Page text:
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Will the Wayfair Decision Change the Playing Field for Manufacturers?

Aug 06, 2018

Earlier this summer, the United States Supreme Court released its highly anticipated decision in South Dakota v. Wayfair, Inc., a case the media and other pundits have referred to as the “tax case of the millennium.” In a five-to-four decision, the Supreme Court overturned the physical presence standard set forth in its own decision in Quill Corp. v. North Dakota. In that case, the U.S. Supreme Court ruled that a state could require a business to collect sales tax only if it had a physical presence in that state.

The Wayfair case also opens the door for states to enact economic nexus, which could complicate things for manufacturers. The situation is changing by the day, but as it stands now, we know that:

  • Each state may have different thresholds (e.g., dollar level of sales or number of transactions). As of right now states appear to be following the standards set forth in South Dakota.
  • Each state may have different definitions
  • More states may follow Wisconsin, which is in the process of creating an administrative tax rule to address the issue, instead of legislation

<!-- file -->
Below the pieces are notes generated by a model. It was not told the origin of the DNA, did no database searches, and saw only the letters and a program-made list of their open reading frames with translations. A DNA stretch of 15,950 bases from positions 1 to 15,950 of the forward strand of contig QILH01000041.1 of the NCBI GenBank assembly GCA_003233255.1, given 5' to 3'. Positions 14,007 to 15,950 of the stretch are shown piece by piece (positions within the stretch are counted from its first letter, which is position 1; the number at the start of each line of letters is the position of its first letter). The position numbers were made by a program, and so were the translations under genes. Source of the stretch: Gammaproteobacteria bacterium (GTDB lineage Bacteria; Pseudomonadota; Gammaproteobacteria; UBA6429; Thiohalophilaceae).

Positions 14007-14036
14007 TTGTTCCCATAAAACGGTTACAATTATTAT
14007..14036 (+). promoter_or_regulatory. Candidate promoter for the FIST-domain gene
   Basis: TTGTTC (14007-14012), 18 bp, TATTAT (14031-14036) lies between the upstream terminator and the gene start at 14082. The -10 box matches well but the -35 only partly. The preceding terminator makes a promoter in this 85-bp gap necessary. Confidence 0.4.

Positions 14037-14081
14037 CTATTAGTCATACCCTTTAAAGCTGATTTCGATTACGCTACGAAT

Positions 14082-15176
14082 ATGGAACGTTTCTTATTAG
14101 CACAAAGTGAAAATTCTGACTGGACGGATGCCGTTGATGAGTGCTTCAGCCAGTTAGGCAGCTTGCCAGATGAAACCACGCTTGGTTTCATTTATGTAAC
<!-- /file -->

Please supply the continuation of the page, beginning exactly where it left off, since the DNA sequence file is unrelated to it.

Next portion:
• Congress likely will not intervene
  • 28 (and counting) states currently have economic nexus provisions

Nearly all manufacturers could be affected by the Wayfair decision. To determine whether or not your business is one of them, consider these questions:  

  • Do you exclusively sell to resellers or distributors that need to collect sales tax exemption certificates? If so, are you fully aware of the processes and procedures in place around these certificates?
  • Do you engage in e-commerce or remote sales?

If you answered ‘yes’ to any of these questions, you should be taking steps now to understand how the Wayfair decision affects your unique situation.

To make matters even more complicated for manufacturers, registering for sales tax now opens the door for states to address prior years — potentially racking up further tax, interest and penalties. Sales tax collection registration also precludes you from participating in voluntary disclosure programs to address prior years.

With all these factors at play, it’s important to first understand the nexus requirements of all the states in which you do business in not only from a sales tax perspective but any income, franchise, or gross receipts taxes that could also be imposed. This can be challenging so it’s worth enlisting the help of an experienced and knowledgeable SALT specialist — one who can assess your situation and make recommendations to help you stay compliant. 

Take a proactive approach to your SALT strategy. Contact Wipfli today.


Craig A. Cookle, CPA
Partner, Tax
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Tara T. Johnson
Senior Manager
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